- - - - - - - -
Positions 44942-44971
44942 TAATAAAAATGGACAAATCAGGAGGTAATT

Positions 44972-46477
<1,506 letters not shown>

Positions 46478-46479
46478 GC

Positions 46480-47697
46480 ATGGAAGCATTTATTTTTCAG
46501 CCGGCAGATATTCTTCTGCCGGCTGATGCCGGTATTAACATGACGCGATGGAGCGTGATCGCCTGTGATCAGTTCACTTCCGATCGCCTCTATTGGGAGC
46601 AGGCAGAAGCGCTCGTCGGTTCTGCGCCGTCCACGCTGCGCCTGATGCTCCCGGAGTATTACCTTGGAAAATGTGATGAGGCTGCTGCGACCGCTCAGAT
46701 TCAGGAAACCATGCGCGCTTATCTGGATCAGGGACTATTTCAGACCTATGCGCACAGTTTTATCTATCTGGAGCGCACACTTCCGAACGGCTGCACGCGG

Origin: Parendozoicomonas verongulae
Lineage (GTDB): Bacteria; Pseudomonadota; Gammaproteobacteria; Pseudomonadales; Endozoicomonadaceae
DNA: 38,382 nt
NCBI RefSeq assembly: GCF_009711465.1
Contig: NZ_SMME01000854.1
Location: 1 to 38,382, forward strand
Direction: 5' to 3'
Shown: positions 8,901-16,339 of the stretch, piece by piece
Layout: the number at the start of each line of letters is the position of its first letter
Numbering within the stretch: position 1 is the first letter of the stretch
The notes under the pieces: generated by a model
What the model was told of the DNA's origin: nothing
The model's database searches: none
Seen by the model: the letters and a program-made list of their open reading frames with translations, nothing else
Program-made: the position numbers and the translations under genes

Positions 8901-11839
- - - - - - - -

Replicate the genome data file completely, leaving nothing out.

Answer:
Positions 44942-44971
44942 TAATAAAAATGGACAAATCAGGAGGTAATT

Positions 44972-46477
<1,506 letters not shown>

Positions 46478-46479
46478 GC

Positions 46480-47697
46480 ATGGAAGCATTTATTTTTCAG
46501 CCGGCAGATATTCTTCTGCCGGCTGATGCCGGTATTAACATGACGCGATGGAGCGTGATCGCCTGTGATCAGTTCACTTCCGATCGCCTCTATTGGGAGC
46601 AGGCAGAAGCGCTCGTCGGTTCTGCGCCGTCCACGCTGCGCCTGATGCTCCCGGAGTATTACCTTGGAAAATGTGATGAGGCTGCTGCGACCGCTCAGAT
46701 TCAGGAAACCATGCGCGCTTATCTGGATCAGGGACTATTTCAGACCTATGCGCACAGTTTTATCTATCTGGAGCGCACACTTCCGAACGGCTGCACGCGG

Origin: Parendozoicomonas verongulae
Lineage (GTDB): Bacteria; Pseudomonadota; Gammaproteobacteria; Pseudomonadales; Endozoicomonadaceae
DNA: 38,382 nt
NCBI RefSeq assembly: GCF_009711465.1
Contig: NZ_SMME01000854.1
Location: 1 to 38,382, forward strand
Direction: 5' to 3'
Shown: positions 8,901-16,339 of the stretch, piece by piece
Layout: the number at the start of each line of letters is the position of its first letter
Numbering within the stretch: position 1 is the first letter of the stretch
The notes under the pieces: generated by a model
What the model was told of the DNA's origin: nothing
The model's database searches: none
Seen by the model: the letters and a program-made list of their open reading frames with translations, nothing else
Program-made: the position numbers and the translations under genes

Positions 8901-11839